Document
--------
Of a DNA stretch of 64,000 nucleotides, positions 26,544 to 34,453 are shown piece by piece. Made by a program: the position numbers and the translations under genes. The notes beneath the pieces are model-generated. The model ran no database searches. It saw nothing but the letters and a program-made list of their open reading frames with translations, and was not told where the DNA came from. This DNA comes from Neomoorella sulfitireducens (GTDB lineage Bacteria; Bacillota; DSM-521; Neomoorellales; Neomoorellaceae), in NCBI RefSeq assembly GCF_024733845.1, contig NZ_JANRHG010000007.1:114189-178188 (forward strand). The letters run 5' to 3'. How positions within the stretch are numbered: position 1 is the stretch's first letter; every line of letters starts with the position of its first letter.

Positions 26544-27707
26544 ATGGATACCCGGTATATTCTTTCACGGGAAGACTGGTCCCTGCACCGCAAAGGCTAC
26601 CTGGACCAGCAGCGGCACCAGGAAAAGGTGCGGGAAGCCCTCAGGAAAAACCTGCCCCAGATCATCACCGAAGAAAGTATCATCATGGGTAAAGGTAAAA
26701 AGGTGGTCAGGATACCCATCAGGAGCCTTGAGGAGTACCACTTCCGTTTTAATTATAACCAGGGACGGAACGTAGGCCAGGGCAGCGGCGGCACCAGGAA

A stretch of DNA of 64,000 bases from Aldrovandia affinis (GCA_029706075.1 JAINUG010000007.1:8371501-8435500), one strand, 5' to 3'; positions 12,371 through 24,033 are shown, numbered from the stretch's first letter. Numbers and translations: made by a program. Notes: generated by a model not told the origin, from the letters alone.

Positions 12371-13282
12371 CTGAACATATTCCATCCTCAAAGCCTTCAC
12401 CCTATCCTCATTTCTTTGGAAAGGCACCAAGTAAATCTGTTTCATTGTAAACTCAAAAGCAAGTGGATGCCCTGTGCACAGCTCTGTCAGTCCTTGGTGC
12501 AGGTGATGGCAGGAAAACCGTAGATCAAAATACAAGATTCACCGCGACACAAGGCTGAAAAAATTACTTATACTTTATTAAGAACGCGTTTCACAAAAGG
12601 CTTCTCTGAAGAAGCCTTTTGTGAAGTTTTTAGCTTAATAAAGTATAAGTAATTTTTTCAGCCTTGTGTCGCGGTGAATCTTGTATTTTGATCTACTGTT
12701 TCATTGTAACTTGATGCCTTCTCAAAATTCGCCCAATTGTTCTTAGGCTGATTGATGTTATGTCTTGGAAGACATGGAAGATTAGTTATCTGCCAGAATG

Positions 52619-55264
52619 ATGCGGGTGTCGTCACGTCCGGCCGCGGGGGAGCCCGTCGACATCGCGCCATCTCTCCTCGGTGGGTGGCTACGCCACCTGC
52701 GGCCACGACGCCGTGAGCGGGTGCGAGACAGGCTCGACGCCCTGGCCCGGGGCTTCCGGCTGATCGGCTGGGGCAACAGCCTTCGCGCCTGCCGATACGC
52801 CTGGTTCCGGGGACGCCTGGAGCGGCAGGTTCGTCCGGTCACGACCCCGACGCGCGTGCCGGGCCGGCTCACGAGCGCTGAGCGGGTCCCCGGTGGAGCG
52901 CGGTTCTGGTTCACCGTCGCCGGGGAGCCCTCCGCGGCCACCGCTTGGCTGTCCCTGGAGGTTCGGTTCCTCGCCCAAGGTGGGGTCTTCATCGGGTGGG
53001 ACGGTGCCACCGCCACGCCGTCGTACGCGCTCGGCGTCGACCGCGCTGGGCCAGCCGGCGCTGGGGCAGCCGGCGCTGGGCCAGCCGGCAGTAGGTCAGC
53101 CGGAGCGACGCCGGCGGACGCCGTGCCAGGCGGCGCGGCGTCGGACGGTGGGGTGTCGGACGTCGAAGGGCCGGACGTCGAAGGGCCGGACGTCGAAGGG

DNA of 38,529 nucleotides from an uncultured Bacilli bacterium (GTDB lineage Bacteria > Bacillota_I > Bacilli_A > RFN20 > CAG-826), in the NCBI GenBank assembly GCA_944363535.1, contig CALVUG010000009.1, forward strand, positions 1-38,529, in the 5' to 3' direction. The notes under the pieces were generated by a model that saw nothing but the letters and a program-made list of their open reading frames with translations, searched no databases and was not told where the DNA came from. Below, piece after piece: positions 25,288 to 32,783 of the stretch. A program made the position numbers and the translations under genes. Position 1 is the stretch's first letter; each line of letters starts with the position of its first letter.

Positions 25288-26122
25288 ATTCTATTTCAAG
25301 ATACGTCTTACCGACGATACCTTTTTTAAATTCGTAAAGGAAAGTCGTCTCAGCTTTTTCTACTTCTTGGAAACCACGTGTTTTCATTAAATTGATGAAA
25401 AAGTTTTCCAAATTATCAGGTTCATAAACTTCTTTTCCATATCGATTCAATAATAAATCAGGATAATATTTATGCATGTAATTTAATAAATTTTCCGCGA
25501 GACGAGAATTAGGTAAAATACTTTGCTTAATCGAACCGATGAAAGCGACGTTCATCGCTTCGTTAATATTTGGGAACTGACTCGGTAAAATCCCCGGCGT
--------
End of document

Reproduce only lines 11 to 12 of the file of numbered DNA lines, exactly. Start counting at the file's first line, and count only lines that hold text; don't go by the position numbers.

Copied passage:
12601 CTTCTCTGAAGAAGCCTTTTGTGAAGTTTTTAGCTTAATAAAGTATAAGTAATTTTTTCAGCCTTGTGTCGCGGTGAATCTTGTATTTTGATCTACTGTT
12701 TCATTGTAACTTGATGCCTTCTCAAAATTCGCCCAATTGTTCTTAGGCTGATTGATGTTATGTCTTGGAAGACATGGAAGATTAGTTATCTGCCAGAATG